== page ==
According to a new report from Tom’s Hardware, hardware leaker YuuKi_AnS has once again provided more information on the chip giant’s Sapphire Rapids processors after benchmarking them back in February of this year.
For those who came in late, Sapphire Rapids will use Intel’s Golden Cove cores and Intel 7 node which was previously known as 10nm Enhanced SuperFin process.
YuuKi-Ans said that the leaked Sapphire Rapids-SP processor has 56 cores and 112 threads. However, that means that it is up against AMD’s EPYC 7003 (Milan) chips that have up to 64 cores and 128 threads.
Intel’s Sapphire Rapids-SP chip has 112MB of L2 cache and 105MB of L3 cache. Once again though, the top-of-the-line EPYC 7003 beats it with up to 256MB of L3 cache.
About the only thing that Sapphire Rapids has over AMD’s Milan-X chips is memory. It will have 64GB of HBM23 memory while Milan-X has 512MB of 3D V-Cache.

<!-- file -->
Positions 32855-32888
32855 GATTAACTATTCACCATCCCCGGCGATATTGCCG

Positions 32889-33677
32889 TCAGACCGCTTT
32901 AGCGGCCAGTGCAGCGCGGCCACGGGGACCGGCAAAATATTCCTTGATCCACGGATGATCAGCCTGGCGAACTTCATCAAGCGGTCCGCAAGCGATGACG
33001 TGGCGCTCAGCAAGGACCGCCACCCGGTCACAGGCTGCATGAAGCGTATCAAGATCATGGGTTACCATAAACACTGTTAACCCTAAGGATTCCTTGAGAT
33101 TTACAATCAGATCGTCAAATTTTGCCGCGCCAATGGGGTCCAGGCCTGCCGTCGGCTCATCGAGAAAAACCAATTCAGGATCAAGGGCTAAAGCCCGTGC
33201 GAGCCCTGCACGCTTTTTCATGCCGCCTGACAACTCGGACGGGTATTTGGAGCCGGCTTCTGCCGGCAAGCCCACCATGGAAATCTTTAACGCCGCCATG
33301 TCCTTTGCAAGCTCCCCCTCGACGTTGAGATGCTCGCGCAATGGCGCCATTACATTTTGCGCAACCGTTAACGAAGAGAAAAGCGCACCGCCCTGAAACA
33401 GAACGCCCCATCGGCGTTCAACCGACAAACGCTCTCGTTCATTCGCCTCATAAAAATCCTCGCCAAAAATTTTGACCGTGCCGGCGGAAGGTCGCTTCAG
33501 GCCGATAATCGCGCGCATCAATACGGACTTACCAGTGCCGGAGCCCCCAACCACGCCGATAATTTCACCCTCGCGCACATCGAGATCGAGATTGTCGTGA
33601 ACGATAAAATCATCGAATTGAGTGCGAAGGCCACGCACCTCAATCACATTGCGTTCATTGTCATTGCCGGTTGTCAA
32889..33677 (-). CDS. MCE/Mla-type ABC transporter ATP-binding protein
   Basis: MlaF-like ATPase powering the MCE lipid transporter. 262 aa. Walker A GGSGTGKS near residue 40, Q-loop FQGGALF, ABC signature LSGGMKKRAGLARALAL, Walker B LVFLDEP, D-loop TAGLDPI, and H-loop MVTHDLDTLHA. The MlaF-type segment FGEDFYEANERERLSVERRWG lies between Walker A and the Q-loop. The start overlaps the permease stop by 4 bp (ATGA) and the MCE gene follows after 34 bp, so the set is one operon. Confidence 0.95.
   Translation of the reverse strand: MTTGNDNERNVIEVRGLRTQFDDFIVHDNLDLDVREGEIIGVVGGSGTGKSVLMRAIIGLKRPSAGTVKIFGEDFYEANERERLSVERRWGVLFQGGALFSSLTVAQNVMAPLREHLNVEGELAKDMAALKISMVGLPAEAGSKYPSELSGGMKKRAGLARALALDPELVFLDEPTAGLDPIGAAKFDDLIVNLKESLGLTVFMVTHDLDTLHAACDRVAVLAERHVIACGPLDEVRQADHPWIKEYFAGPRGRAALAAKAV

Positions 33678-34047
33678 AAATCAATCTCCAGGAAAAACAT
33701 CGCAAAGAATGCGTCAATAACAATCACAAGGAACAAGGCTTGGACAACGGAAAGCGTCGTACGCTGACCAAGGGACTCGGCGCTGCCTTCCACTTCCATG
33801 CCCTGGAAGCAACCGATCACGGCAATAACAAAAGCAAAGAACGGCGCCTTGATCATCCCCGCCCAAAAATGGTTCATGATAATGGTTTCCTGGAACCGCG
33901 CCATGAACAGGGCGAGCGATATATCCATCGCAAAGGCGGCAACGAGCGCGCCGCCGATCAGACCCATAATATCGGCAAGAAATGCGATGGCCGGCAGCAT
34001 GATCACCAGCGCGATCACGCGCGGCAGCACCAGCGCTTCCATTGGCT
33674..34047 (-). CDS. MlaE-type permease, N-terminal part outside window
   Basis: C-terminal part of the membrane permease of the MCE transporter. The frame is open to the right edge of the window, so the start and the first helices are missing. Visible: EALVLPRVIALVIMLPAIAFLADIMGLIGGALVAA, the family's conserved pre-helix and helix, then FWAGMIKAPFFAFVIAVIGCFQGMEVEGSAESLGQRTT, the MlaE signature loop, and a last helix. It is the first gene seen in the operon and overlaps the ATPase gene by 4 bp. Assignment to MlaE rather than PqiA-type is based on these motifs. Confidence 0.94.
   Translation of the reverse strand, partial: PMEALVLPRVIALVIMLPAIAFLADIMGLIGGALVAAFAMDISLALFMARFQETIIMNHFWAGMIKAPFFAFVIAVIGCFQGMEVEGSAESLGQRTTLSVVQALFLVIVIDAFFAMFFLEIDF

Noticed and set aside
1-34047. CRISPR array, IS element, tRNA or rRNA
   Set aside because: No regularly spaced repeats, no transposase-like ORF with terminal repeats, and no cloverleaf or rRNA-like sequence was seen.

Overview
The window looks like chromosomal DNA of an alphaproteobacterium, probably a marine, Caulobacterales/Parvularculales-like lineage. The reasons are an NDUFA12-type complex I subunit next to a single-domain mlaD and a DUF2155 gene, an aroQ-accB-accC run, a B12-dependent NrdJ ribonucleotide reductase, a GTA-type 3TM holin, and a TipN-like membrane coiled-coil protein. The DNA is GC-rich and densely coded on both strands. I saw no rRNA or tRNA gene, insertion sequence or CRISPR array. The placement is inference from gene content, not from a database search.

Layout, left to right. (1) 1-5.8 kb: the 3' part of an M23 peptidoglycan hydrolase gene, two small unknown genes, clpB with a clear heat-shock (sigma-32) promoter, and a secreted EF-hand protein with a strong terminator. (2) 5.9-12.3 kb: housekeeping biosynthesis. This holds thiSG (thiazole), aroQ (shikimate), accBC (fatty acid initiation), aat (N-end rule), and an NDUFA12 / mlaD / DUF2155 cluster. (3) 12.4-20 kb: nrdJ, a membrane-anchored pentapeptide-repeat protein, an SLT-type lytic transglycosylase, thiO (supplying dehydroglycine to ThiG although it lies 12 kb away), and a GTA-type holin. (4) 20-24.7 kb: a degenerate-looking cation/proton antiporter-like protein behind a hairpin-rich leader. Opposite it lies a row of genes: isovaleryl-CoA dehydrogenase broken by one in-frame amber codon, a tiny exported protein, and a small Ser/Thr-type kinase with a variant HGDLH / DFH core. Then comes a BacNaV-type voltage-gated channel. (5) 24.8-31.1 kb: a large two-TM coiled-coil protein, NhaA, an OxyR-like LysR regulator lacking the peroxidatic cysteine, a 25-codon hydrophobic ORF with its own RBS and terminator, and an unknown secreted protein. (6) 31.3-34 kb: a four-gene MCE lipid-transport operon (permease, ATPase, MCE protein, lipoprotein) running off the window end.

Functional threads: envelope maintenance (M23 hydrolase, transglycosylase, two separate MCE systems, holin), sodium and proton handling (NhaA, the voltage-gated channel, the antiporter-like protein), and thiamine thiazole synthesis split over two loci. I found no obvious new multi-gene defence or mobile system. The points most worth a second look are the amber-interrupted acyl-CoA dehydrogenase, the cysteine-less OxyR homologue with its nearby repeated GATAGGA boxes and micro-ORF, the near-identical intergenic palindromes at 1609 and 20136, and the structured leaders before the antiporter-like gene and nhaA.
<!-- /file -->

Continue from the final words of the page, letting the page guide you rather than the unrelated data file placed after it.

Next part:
The leaked processor has a base clock of 1.9 GHz and can boost all the way up to 3.3 GHz. Meanwhile, the single-core boost clock can reach speeds of up to 3.7 GHz.
Intel’s Sapphire Rapids-SP processor will suck up rather a lot of juice as it has a 350W PL1 rating and a 420W PL2 rating. The enforced power limit from inside the BIOS goes all the way up to 764W and the chip itself can reach a max temperature of 99 degrees Celsius.
Sapphire Rapids was supposed to be released during Q2 of 2022, but has been delayed to the third quarter of this year. To make matters worse for Intel these delays mean the new data centre chip may have to go up against AMD’s EPYC 7004 (Genoa).